What’s one of the most important things in a user manual? Its structure! Usability largely depends on how well a technical document is structured. There are certain basic elements that bring logic to your docs.
We are going to talk about the best practices of their usage, so, keep reading.
A table of contents can be found in a lot of types of technical documentation. It includes nodes corresponding to each help topic title.
A TOC is the backbone of your technical documentation and it is a major navigation option for readers. Which means that TOCs deserve special attention.
In flexible software documentation tools like ClickHelp, a TOC can be modified at any stage of working on a documentation project by simply dragging the nodes. But moving TOC around is supposed to be your backup plan, never plan A, try to remember that. Planning out the main nodes in a TOC in advance is extremely important for future user manual updates.
Before actually creating a TOC, draw up a scheme and think about how the product features are going to be falling into place with the main nodes you’ve got at the moment.
Indenting is what helps your table of contents to make sense for readers. Please be mindful not to leave too much indentation without a strong reason (like a very complex project, for example). With too many levels, a TOC becomes unreadable and loses its main function — providing easy navigation within a user manual.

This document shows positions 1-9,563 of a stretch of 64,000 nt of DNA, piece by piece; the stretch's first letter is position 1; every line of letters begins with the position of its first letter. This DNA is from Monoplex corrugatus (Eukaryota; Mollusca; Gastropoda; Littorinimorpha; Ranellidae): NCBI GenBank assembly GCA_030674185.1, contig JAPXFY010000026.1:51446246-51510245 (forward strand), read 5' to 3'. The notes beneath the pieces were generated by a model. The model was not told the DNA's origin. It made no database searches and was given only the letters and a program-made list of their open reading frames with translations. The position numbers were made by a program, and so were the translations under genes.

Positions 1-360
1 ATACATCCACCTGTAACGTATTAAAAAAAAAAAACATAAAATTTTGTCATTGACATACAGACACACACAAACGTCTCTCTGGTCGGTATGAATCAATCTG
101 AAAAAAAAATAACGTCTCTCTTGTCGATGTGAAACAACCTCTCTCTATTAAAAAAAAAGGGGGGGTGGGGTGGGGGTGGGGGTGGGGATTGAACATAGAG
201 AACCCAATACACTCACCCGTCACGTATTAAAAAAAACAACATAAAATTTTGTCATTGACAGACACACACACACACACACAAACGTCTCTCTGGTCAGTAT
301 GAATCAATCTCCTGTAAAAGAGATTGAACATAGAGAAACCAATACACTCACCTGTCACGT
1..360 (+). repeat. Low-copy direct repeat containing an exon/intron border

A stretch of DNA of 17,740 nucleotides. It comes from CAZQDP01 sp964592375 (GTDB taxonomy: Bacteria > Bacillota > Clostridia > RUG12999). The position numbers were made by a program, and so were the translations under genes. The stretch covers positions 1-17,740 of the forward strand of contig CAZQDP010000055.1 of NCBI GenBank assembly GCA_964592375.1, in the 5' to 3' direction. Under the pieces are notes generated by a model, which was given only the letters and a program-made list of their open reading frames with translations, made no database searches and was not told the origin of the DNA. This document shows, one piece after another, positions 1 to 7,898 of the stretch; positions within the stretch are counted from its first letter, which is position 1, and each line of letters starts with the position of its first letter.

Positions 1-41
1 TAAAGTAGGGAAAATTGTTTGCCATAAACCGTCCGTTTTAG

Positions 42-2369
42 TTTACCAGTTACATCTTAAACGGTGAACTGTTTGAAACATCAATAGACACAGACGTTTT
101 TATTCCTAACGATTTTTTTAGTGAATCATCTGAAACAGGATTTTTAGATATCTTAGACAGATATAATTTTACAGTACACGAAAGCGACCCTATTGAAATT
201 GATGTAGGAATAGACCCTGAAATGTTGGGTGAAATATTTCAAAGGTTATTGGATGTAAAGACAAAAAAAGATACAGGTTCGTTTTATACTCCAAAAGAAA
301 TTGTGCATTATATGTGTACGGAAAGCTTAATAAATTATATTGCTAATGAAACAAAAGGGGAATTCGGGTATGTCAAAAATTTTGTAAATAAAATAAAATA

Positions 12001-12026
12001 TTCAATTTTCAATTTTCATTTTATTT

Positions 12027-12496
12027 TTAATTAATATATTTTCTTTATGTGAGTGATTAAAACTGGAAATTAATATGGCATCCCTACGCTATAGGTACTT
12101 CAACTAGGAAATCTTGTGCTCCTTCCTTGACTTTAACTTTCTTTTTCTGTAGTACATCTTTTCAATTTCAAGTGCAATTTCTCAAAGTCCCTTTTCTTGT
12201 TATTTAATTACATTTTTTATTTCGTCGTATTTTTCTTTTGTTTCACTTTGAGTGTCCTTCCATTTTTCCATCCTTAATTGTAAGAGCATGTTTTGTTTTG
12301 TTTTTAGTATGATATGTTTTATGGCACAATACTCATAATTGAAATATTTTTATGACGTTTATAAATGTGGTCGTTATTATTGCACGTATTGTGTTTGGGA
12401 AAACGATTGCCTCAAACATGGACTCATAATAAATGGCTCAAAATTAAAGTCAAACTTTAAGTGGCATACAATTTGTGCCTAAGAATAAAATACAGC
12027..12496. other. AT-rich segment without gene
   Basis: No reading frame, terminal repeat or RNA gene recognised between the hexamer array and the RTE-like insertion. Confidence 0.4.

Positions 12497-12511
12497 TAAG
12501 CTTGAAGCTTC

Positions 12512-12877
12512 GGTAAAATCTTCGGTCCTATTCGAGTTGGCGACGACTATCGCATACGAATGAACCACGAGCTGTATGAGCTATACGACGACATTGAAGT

In ClickHelp, you can design TOCs to your liking by changing node icons. This has nothing to do with structure, but it is a nice touch for mimicking your corporate style. Branding user manuals is an important aspect of help authoring in modern technical writing.
More low-level structuring can be achieved with a mini-TOC. ClickHelp creates those automatically, with one click. A mini-TOC is compiled from headings of different levels that the topic features.
When you generate a mini-TOC, you can kind of overview the topic once again and make sure its structure is logical and not overly complicated.
The Index is where people go to quickly sort help topics out and find the right one. It is an alternative to a search field and a new way to look at structuring your technical documentation.
In ClickHelp, there’s a really neat feature — you can add keywords the topic in question doesn’t actually have and the topic will show up in the search results when someone looks them up. This functionality allows fine-tuning search results to make them more relevant as, sometimes, people can be unknowingly looking up obsolete terms for certain things and get frustrated by not receiving relevant results.
Structuring technical documentation is tough. Some documentation projects include hundreds and even thousands of help topics. Using the TOC and Index functionality brings more clarity to the process of creating logically correct documents, which, in its turn, improves usability and simplifies further documentation maintenance.
Good luck with your technical writing!
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